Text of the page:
Warning:  the following words may cause your blood pressure to skyrocket.

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Relay for Life

This is not a jump rope chant or one family’s shopping and activity list for the weekend.  No.

This is actually a list of ways for schools, sports, and charities to raise money through kids.  The filling out of forms is always involved as well.  Yay.

Sometime between my high school graduation and my first child’s first day of kindergarten, a sea change occurred in American public life.  Children were no longer simply kids.  They were tiny unpaid footsoldiers in massive door-to-door sales and fundraising campaigns. 

Not-so-gamely playing along, raising money for Little League and the elementary PTO, the American Cancer Society and the local basketball program, I’ve tried to avoid having our boys hit up the neighbors too often.  Godparents and grandparents, aunts and uncles are always a soft touch, but you can only go to that well so many times.

So when Bat-a-Thon time rolled around again, we suggested that Malcolm and teammates collect contributions from shoppers at Trader Joe’s.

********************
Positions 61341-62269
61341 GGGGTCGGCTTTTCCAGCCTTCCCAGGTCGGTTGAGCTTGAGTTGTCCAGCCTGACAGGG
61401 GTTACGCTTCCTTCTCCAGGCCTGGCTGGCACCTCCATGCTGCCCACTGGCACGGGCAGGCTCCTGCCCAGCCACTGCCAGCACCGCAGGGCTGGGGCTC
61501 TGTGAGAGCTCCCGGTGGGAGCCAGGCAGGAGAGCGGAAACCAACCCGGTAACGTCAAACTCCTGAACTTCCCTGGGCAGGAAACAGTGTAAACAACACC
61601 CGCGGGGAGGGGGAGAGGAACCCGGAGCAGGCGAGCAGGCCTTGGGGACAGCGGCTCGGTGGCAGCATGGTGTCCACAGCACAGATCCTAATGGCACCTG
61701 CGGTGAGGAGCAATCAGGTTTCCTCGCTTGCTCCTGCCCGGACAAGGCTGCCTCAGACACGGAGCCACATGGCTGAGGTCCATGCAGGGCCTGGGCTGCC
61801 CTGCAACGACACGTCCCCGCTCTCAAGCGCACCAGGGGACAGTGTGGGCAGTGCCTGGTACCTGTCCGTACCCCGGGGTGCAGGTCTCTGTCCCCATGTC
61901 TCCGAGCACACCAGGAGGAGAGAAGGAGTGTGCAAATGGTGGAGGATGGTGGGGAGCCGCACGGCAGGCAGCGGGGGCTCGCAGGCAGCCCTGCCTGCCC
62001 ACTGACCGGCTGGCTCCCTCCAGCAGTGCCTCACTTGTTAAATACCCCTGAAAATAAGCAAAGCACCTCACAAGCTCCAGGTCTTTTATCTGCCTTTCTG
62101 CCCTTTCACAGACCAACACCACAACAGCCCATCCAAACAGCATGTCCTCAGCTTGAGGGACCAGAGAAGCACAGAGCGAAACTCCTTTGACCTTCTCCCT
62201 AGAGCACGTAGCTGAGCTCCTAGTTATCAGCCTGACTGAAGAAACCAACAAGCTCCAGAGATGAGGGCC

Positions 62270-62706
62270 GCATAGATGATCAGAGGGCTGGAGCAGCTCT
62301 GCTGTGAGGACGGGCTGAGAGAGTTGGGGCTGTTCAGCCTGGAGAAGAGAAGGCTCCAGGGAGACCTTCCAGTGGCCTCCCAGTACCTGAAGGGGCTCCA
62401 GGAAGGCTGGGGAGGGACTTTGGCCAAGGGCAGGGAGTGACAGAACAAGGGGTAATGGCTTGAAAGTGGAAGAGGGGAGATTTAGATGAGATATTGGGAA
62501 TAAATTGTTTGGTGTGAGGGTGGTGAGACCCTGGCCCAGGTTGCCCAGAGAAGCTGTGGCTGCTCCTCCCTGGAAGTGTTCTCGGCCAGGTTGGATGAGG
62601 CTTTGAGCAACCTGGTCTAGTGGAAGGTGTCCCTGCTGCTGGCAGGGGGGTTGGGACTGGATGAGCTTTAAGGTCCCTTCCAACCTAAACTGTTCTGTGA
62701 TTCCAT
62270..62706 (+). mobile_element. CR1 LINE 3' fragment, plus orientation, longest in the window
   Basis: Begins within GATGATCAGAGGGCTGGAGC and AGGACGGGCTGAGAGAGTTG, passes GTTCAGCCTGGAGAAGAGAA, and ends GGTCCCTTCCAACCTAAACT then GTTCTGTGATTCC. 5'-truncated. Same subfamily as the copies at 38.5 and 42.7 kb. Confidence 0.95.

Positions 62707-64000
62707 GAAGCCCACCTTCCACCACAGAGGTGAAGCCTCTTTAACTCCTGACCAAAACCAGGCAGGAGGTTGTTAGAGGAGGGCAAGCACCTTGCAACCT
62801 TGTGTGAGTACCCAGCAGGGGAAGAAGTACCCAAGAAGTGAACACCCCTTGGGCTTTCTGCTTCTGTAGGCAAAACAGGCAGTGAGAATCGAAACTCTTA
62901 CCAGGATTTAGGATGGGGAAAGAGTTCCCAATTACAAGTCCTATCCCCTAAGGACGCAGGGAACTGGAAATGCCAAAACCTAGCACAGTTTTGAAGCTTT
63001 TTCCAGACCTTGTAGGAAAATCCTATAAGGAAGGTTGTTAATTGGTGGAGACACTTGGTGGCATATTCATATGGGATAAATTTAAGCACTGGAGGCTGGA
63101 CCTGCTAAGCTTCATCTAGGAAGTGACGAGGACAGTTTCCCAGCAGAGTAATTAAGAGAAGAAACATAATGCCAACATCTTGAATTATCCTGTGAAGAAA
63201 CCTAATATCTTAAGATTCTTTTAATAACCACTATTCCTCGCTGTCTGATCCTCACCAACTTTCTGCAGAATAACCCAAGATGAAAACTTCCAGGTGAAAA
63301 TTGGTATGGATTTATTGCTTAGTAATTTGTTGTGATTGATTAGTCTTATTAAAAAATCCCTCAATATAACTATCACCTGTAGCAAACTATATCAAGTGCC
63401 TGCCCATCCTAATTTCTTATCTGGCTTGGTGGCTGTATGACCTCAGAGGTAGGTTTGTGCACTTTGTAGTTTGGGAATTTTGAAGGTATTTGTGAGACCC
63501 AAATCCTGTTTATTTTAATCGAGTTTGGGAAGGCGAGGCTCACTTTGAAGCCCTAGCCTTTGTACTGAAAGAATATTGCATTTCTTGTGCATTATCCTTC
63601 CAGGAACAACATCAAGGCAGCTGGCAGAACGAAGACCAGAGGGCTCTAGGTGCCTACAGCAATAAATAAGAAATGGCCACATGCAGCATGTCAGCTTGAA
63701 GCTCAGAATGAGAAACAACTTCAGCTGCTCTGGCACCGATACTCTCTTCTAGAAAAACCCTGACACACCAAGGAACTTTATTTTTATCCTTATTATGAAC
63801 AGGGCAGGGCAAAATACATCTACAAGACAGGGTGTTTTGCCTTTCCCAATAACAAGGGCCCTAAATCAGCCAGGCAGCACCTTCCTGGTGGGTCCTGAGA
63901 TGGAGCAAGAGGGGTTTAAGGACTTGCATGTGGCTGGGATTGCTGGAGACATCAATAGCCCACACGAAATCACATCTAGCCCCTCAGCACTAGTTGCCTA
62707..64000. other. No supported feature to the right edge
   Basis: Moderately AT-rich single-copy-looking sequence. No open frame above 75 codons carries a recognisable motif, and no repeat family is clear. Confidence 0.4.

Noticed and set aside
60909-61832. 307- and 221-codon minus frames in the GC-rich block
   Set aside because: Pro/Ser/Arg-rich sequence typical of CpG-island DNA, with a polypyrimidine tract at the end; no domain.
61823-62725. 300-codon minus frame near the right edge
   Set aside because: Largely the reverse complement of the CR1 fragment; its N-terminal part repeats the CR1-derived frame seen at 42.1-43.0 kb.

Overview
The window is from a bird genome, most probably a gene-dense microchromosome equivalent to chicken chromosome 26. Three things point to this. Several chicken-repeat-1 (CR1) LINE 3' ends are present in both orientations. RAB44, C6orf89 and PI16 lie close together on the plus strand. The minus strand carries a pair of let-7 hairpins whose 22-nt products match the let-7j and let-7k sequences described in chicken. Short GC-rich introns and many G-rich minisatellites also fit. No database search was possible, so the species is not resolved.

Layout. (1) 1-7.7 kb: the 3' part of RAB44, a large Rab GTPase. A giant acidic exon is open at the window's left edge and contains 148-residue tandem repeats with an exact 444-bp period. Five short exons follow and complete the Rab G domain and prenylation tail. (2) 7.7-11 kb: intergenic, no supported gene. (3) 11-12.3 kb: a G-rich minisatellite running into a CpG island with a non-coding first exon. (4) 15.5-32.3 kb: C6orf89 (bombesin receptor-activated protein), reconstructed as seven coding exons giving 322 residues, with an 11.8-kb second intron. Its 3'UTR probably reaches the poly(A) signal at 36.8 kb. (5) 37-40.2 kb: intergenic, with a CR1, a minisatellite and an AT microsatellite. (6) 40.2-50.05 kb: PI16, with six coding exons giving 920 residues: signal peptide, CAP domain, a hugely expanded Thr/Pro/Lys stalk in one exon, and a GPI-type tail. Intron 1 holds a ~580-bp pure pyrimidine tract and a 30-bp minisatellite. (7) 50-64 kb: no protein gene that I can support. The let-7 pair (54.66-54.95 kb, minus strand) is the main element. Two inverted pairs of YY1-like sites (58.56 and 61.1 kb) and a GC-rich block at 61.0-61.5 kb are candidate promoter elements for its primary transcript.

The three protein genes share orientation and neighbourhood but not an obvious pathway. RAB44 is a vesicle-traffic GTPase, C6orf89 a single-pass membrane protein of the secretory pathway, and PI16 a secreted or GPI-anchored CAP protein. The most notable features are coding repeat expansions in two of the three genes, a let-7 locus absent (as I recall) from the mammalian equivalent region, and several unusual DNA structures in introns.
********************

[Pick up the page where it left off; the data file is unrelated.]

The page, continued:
At first, too shy to speak up,  they stood quietly and hoped people would magically drop money in their collection cans. 

Quickly, they they learned to make the “ask” and approach people with a couple of steps.  Two of them had coffee cans, the third made a sign that said “Support our Little League.”  Malcolm even tried inhaling helium from the TJ’s balloons so he could hit people up in a Munchkin voice.  And of course, to maximize the cuteness and credibility factor, they wore their uniforms and caps.

The beauty of this system is that nobody HAS to give, and when they do, the amount they give is entirely up to them – unlike Girl Scout cookies, which now cost $73/box.  The boys became better pitchmen, and practiced math skills by counting and divvying up their take.   

They learned a bit about human nature.  Some people will gladly give special amounts like half-dollars and five-dollar-bills, some people know very nice ways to say “no,” and others avoid eye contact and take evasive action.

The results?  Grand slam!  More than $150.  And as a bonus:  no relationships were harmed in the collecting of this money.


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